Tuesday, June 20, 2023


On one of the pipe smokers pages there's the usual waffling about Tolkien and Lord Of The Rings. Which is slightly peeving, because sheer repetition does not make me any fonder of that author and that book. My mother admired him, so I read two thirds of my way through the monumental work, before deciding that all in all it didn't quite interest me. Did the same with Salman Rushdie's most infamous work. Yes yes, quite brilliant, but, um, bleh.

Seizing on familiar themes and repeating them has the effect of lessening their appeal. Mark Twain and Rudyard Kipling were also pipe smokers. And we should be grateful that the pipe smoking community has not child-like fixated on those balls and bounced them all over till they deflated. Jean - Paul Sartre likewise smoked a pipe.

No one models themselves on the man.

Personally, I very much like the books by Georges Joseph Christian Simenon. Also a pipe man. But when I read them as a teenager I took pipe smoking quite for granted -- very many people smoked pipes then -- and what struck me most particularly was the frequent lyrical mention of food. His heroes liked to eat.
The Maigret novels would be far less without the Chief Inspector's taking lunch at bistros or having supper at home cooked by his admirable spouse. In this we see a fascination with tasty dishes which is utterly Belgian, though naturally shared by the french.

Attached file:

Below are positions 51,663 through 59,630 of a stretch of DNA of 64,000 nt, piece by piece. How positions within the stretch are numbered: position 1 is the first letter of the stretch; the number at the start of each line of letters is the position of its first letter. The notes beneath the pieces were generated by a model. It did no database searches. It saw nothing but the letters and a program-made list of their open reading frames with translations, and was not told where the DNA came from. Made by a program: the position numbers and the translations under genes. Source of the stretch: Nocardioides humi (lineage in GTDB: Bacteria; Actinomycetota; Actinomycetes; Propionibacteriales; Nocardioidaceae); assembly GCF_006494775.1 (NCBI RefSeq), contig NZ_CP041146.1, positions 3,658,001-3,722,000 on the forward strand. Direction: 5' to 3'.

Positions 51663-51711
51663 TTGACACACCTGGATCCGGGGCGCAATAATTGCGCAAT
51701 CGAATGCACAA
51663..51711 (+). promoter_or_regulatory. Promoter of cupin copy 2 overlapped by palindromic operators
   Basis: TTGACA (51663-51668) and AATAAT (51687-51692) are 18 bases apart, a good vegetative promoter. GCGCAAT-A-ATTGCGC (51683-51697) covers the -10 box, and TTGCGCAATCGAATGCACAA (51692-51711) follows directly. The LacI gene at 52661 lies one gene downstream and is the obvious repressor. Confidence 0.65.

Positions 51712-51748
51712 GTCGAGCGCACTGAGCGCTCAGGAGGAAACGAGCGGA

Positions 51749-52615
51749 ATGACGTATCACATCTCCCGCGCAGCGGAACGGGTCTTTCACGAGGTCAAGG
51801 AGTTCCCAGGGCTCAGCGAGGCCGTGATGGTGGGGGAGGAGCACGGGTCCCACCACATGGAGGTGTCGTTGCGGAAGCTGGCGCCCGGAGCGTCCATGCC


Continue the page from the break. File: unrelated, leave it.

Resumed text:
I had already spent many happy hours browsing through cookbooks and the Larousse Gastronomique before I picked up my first Simenon book. And as I now remember those days, I am flabbergasted that my mother wasn't as in love with the bistros and dining tables of that world as I became.

Fictional food made the real tobacco in my pipe taste better.

Valkenswaard, where we lived when we were in Europe, did not have the Frenchified culinary attractions of Belgium, nor did Eindhoven, the nearest metropole. But I fondly remember the various lovely things that were locally available: fried foods, beautiful patat frites, seafoods, refined pastries. And Dutch-Indonesian dishes cooked by family friends, and later by myself. Plus there were trips to Paris, Antwerp, and Brussels. I think I would have died inside if I had been stuck in some place like Kansas or Detroit.

When I returned to the United States there was more food to discover. For the past several years I have been near Chinatown and North Beach. And San Francisco, though sometimes snootily precious and pretentious, is no culinary backwater.

One of my favourite Chinese chefs on the internet reawakend an appreciation for béchamel, key to several chachanteng specialities. I wonder if Maigret would have enjoyed Chicken à la King. I'm sure he would have. Good chicken, lovely porcini and chantarelles, plus minced fresh chives. Over white rice. Or, perhaps heretically, with lovely crisp fries.

What is this juvenile love of Hobbits, second breakfast, and long churchwarden pipes?
How about fixating on Sesame Ginger Chicken, and Pork Balichao instead?
Jordalu Sali Margi, or Boeuf Bourguignonne?

Bacon and eggs if you must.

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